M synoviae was first recognized as an acute to chronic infection of chickens and turkeys that produced an exudative tendinitis and synovitis (infectious synovitis); it now occurs most commonly as a subclinical infection of the upper respiratory tract, especially in multi-age layer flocks. M synoviae infection is also a complication of airsacculitis in association with Newcastle disease or infectious bronchitis. It is distributed worldwide and is seen primarily in chickens and turkeys, but ducks, geese, guinea fowl, parrots, pheasants, and quail may also be susceptible. Serum (preferably swine) and nicotinamide adenine dinucleotide (NAD) are required for growth in mycoplasma media.
M synoviae isolates vary widely in virulence, and suspected virulence factors include adhesins, sialidase, nitric oxide, cell invasion, and antigenic variation and immune evasion.
Epidemiology and Transmission
M synoviae is egg transmitted (transovarian), but the infection rate in breeder hens is low, and some hatches of progeny may be free of infection. Horizontal transmission is similar to that of M gallisepticum (see Infection in Poultry), primarily via the respiratory tract, with direct and indirect routes.
The incidence of M synoviae infection in commercial poultry in the USA has decreased because of the National Poultry Improvement Plan control programs implemented for chicken and turkey breeders. However, M synoviae infections of multiple-age layer flocks are common and may contribute to decreased egg production.
Clinical Signs and Lesions
Although slight rales may be present in birds with M synoviae respiratory infection, usually no signs are noticed. Birds under stress or with concurrent infections are more likely to be clinically affected. The first signs of infectious synovitis include pale-bluish head parts and lameness in many birds with a tendency to sit. The more severely affected birds are depressed and found resting around feeders and waterers. Hocks and footpads are swollen, and sternal bursitis (breast blisters) may be seen. Morbidity is usually low to moderate with mortality of 1%–10%. Effects on egg production are usually not apparent, but instances of transient egg production drops have occurred in layer flocks.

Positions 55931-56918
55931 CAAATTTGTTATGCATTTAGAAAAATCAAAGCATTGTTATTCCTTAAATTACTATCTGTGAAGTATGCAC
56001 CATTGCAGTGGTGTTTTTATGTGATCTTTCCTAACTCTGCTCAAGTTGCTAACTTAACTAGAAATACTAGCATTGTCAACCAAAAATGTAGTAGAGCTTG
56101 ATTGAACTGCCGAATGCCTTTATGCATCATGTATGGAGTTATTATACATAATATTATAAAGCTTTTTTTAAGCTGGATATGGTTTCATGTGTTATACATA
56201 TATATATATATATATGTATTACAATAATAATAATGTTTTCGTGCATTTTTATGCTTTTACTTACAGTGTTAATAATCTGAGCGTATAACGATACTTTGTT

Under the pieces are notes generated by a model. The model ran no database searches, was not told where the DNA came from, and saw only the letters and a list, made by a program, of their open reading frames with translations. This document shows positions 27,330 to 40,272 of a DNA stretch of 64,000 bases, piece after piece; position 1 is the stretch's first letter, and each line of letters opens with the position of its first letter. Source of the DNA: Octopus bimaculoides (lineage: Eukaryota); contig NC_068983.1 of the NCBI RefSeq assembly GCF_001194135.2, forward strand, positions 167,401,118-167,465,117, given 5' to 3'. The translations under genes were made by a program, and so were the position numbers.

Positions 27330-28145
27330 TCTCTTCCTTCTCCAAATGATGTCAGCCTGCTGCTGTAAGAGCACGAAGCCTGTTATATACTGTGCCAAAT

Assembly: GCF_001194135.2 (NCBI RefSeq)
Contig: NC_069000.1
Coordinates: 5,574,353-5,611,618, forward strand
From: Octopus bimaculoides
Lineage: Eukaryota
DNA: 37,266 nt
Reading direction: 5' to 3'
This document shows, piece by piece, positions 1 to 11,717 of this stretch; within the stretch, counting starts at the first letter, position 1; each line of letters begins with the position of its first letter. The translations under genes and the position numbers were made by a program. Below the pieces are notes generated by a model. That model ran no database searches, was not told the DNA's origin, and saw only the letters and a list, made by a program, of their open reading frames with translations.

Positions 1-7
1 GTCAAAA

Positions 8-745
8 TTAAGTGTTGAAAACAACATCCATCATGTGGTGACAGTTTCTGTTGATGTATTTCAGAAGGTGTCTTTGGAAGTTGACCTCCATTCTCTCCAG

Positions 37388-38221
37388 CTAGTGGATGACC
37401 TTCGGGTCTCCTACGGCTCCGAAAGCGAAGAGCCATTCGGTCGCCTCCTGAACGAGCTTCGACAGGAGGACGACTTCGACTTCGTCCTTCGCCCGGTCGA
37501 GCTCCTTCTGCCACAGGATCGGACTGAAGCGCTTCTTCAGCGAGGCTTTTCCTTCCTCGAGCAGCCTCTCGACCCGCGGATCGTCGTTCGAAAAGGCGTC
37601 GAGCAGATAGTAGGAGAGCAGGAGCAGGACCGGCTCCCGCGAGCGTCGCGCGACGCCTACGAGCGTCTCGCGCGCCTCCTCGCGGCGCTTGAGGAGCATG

Respiratory lesions may be absent, or consist of mild mucoid tracheitis or sinusitis with airsacculitis when birds are stressed from poor air quality or challenged with Newcastle disease or infectious bronchitis. Early in infectious synovitis, a creamy to viscous yellow-gray exudate is present in most synovial structures but most commonly seen in swollen hock and wing joints. In chronic cases, this exudate may become inspissated; livers are enlarged and sometimes green, spleens are enlarged, kidneys are enlarged and pale, and birds may be weak and thin with breast blisters from sternal recombency.
Skeletal abnormalities and trauma must be eliminated as the cause of lameness. Differential diagnoses include viral tenosynovitis as well as staphylococcal and other bacterial joint infections.
A presumptive diagnosis based on clinical signs and gross lesions should be confirmed by laboratory tests. Serum plate agglutination or ELISA are used to detect M synoviae antibodies, but cross-reactions with M gallisepticum and other nonspecific reactions may occur. These reactors are confirmed as seropositive by hemagglutination-inhibition or by culture, isolation, and identification of the organism. PCR may be used to rapidly detect M synoviae DNA from pre- or postmortem specimens. In turkeys, the agglutination test for M synoviae may not be reliable, especially in birds with predominantly respiratory infection.
Treatment, Control, and Prevention
The National Poultry Improvement Plan coordinates control and serology-based surveillance programs for M synoviae similar to those for M gallisepticum. These programs have resulted in eradication of the infection in most primary breeder flocks of chickens and turkeys in the USA. Chicks and poults should be obtained from M synoviae-free breeders and raised with biosecurity to prevent introduction. Antibiotics in the feed may be beneficial in prevention of synovitis but are expensive and not very effective in established cases. When M synoviae involvement in airsacculitis is an anticipated problem, preventive antibiotic therapy during the time of respiratory reaction to Newcastle disease and infectious bronchitis vaccines may be helpful. A live temperature-sensitive vaccine (MS-H) is commercially available and permitted in some areas.
Last full review/revision September 2013 by David H. Ley, DVM, PhD